40*sierra408
                                                 40*sierra409
    sierra4371%

From a login node, the bsub command is used to request 4 nodes in an Interactive pseudo-terminal, X11 Forwarding, Wall clock limit of 180 minutes, with the guests account in a tcsh shell.
After the dispatch the interactive session starts on a different node.
The nodeattr command is used to verify it is a launch node.
The bjobs -X command is used to display the compute nodes allocated for this job.

  • Example: Starting an xterm interactive job:

    sierra4358% bsub -nnodes 4 -XF -W 180 -G guests xterm -sb -ls -fn ergo17 -rightbar
    Job <22530> is submitted to default queue <pbatch>.
    <<ssh X11 forwarding job>>
    <<Waiting for dispatch ...>>
    sierra4358%
    [ xterm running on a launch node appears on screen at this point ]

Similar, but opens a new xterm window on a launch node instead of a tcsh shell in the existing window.
The xterm options follow the xterm command.

  • How it works:
    • Issuing the bsub command from a login node results in control being dispatched to a launch node.
    • An allocation of compute nodes is acquired with the -nnodes option. If not specified, the default is one node.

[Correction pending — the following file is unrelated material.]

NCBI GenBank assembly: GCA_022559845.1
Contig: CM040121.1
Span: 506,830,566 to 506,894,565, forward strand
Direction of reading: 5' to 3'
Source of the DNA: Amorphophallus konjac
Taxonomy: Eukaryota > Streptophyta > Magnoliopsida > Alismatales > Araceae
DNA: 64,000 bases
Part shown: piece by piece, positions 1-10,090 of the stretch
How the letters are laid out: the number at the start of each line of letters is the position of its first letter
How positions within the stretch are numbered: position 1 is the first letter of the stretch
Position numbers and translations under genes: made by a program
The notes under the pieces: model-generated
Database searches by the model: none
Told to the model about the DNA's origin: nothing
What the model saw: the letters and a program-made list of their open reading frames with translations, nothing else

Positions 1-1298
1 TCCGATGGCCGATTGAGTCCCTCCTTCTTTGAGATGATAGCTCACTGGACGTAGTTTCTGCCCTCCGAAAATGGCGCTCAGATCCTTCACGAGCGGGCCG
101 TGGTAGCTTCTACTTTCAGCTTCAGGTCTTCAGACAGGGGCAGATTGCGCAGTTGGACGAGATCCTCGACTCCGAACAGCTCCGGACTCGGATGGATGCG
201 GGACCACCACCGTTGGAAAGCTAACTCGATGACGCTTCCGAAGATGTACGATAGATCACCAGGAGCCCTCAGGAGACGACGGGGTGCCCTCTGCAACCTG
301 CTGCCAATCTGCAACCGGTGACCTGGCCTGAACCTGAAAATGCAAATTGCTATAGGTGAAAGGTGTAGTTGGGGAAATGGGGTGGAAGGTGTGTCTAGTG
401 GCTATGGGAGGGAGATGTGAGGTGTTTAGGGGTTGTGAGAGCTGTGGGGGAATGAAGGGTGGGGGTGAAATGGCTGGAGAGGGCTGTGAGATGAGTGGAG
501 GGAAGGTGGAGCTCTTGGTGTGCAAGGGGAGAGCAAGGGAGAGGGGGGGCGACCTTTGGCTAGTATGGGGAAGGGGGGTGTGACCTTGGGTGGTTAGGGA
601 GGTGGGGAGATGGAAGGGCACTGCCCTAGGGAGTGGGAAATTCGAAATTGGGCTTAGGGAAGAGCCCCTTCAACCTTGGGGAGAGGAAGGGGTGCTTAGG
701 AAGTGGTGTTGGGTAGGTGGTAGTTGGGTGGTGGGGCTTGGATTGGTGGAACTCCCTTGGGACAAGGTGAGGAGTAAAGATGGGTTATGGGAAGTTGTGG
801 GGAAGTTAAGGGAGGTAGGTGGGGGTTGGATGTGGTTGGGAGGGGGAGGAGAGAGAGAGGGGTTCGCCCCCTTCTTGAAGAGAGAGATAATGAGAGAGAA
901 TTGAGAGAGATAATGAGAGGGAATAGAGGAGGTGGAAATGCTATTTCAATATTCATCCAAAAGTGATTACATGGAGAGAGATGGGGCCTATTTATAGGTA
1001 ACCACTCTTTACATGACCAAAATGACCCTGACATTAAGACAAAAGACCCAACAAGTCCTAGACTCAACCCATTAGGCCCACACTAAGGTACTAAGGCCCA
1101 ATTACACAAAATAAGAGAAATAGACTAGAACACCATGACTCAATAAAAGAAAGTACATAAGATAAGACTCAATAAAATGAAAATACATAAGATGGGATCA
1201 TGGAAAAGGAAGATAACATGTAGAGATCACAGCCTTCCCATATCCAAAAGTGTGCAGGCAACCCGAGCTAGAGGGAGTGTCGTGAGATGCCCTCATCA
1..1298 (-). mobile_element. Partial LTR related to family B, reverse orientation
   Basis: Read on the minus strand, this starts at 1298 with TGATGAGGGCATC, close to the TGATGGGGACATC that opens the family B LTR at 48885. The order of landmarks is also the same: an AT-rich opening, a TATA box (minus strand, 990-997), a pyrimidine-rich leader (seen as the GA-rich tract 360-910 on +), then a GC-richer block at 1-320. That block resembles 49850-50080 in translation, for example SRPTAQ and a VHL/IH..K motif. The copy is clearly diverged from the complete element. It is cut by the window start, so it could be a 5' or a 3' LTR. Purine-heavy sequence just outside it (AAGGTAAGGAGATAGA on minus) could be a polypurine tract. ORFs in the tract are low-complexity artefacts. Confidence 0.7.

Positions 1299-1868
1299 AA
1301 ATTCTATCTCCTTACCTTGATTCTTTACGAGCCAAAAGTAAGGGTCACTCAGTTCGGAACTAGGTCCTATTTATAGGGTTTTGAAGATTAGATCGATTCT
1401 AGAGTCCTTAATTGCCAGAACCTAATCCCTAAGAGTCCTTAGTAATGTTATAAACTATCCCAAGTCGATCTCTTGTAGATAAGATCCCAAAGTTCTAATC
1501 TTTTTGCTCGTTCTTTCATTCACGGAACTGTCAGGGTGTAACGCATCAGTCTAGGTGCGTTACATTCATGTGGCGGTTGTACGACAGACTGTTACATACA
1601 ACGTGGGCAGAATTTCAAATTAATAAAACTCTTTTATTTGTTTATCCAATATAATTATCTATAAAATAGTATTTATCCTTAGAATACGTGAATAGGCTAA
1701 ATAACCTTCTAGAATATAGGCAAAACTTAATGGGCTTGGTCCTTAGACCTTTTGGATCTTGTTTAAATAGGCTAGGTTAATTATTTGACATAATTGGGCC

• The compute node allocation will be in the default queue, usually pbatch. The desired queue can be explicitly specified with the bsub -q option.
    • When ready, your pseudo-terminal or xterm session will run on the launch node. From there, you can use the jsrun command to launch parallel tasks on the compute nodes.
    • Without jsrun, commands will execute on the launch node.
  • Usage notes:
    • Most of the other bjob options not shown should work as expected.
    • In addition to the -Ip option, LSF provides -Is, -IS, -ISp, -ISs options which seem similar. See the man page/documentation for details. Your mileage may vary.
    • Exiting the pseudo-terminal shell, or the xterm, will terminate the job.

Running Jobs

jsrun Command and Resource Sets

jsrun Overview:

  • The jsrun command is the parallel job launch command for Sierra systems.
  • Replaces srun and mpirun used on other LC systems:
    • Similar in function, but very different conceptually and in syntax.
    • Based upon an abstraction called resource sets.
  • Basic syntax (described in detail below):
    jsrun  [options]  [executable]